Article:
Years ago people bartered in order to get the services or goods they needed, which meant that they could only “buy” something if they already had something of equal value to offer. The problem was solved by creating currency, which is a medium of exchange with a specific value. Currency has traditionally been created in coin or bill form, and its transfers facilitated by institutions, such as banks. Modern technology now allows banks to complete many tasks digitally; and currency can be transferred via the Internet. In 2009 digital currency took a step further when open source software began allowing peer-to-peer transfers of a unique currency.

The new system, called “Bitcoin” relies on a set of rules and processes that allows currency to be created and transferred anonymously. Users exchange units known as bitcoins, just like they might trade dollar bills and physical coins for goods or services. Since the process is non traditional, most people need Bitcoin Explained. Although the system involves several processes, it essentially consists of two basic concepts:

  • CREATING COINS: Bitcoins maintain their value because only so many can be created. They come into existence when users “mine” them using specially-designed software that constantly searches for the solution to a math problem. Globally, about 6 answers per hour are found. Users with solutions announce this fact over the network, via “blocks”. Currently this entitles them to 25 new bitcoins; but the system is designed to reduce this award over time, to ensure that no more than 21 million bitcoins are ever created. If users break any of the systems rules, their currency is rejected.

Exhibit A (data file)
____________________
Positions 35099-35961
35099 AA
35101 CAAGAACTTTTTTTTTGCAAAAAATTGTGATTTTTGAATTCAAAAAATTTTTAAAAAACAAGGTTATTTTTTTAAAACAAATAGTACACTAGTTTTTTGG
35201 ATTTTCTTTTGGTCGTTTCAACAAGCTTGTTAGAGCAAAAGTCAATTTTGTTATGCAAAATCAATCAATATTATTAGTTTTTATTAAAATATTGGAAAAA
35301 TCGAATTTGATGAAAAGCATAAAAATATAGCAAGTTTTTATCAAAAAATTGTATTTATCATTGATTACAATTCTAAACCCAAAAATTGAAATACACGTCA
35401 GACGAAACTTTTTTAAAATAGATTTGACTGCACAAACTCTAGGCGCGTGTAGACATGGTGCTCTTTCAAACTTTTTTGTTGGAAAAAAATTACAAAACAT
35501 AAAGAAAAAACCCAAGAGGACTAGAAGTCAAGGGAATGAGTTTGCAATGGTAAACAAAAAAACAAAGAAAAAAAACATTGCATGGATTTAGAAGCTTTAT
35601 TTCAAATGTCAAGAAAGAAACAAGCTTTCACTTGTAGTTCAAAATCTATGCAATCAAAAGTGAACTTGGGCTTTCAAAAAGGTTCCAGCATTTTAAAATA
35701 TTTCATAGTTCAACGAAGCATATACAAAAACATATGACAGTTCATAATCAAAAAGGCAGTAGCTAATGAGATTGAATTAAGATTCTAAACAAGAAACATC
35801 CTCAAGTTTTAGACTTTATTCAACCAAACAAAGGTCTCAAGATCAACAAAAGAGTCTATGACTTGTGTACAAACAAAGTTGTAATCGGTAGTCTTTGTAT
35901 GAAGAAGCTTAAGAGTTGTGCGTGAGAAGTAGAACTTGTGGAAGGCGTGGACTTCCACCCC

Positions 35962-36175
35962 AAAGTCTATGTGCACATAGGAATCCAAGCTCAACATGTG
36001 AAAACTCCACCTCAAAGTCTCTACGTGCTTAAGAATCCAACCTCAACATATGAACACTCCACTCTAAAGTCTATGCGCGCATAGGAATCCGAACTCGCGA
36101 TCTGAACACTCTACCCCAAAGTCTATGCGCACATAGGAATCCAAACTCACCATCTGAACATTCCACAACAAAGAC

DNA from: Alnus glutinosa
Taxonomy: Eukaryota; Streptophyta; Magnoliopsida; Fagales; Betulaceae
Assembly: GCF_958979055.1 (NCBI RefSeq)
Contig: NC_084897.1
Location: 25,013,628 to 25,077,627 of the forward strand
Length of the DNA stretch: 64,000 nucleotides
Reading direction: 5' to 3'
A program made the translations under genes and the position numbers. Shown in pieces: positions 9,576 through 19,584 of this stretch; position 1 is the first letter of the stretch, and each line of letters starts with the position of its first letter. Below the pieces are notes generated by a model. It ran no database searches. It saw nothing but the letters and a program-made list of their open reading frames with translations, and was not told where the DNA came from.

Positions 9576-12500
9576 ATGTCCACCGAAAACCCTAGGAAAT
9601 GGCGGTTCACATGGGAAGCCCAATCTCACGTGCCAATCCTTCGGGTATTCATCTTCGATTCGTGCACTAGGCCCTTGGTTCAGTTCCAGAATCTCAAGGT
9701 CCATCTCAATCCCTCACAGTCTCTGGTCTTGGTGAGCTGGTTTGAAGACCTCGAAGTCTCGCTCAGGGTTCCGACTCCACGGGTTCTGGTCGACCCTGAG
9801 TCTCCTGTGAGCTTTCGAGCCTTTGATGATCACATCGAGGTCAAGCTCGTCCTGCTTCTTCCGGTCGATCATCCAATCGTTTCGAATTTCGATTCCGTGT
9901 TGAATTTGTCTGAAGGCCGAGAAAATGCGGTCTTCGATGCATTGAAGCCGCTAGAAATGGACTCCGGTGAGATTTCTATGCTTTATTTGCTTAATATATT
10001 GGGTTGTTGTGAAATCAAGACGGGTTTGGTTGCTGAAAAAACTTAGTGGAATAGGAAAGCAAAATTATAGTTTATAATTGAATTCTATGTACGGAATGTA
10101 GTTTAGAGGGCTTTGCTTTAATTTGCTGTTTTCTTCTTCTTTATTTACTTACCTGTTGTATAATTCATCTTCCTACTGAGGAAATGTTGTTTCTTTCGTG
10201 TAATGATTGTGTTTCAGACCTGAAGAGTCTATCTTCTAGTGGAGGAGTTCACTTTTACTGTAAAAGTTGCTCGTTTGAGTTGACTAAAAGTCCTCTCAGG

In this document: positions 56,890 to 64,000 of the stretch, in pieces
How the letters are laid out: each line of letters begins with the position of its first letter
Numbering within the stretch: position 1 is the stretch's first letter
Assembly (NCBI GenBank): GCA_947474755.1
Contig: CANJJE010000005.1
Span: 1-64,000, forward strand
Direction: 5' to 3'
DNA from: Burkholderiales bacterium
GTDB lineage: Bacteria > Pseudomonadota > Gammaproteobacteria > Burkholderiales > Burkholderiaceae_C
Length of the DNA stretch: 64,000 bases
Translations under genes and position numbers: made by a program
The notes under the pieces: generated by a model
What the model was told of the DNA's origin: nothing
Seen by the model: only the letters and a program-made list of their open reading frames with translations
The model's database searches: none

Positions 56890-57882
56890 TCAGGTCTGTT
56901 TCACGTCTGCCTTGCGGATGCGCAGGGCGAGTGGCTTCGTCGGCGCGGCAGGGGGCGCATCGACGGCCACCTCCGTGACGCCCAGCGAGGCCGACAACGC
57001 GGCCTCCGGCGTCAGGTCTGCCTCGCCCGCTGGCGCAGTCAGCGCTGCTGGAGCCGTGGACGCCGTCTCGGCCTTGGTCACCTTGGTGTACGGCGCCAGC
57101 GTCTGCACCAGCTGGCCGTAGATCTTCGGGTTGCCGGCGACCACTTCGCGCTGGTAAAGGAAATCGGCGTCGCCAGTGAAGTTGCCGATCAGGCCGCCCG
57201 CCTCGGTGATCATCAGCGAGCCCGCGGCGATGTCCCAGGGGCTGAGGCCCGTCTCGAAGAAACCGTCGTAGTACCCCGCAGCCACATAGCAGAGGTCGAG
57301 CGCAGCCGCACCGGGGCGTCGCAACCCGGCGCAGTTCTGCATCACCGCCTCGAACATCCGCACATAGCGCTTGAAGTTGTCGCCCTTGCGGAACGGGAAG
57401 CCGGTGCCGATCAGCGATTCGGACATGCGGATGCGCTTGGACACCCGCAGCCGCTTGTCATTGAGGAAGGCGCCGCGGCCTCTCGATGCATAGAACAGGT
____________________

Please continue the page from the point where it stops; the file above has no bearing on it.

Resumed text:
• SENDING AND ACCEPTING PAYMENTS: Bitcoin transactions between two parties are safe from third-party interference because the system uses public key cryptography. That means that each user has at least one address that includes a public and private key. These are held in a wallet, similar to many other online transactions. A typical transaction involves person one sending their address to person two, who then adds the address and bitcoins to a transaction message. Person two signs the transaction with a private key, announces their public key for signature verification, and then broadcasts the transaction to the bitcoin network. Private keys keep information secret, allowing currency to be continually transferred safely. Bitcoins are also anonymous, since the system does not use email addresses, accounts, user names, or passwords.

Those who want Bitcoin Explained often wonder what prevents users from double-spending the same currency. The answer is that there is a mechanism in place to prevent this. When transactions take place, details are sent to as many computers as possible. These computers maintain an ever-growing chain of blocks, and all of them contain details of the transaction. Transaction blocks must contain proof of work in order to be considered valid, and if one is changed, every following block is also modified. A fast growing, long chain of valid continuations is created. Users recognize long chains as signs of reliable transactions.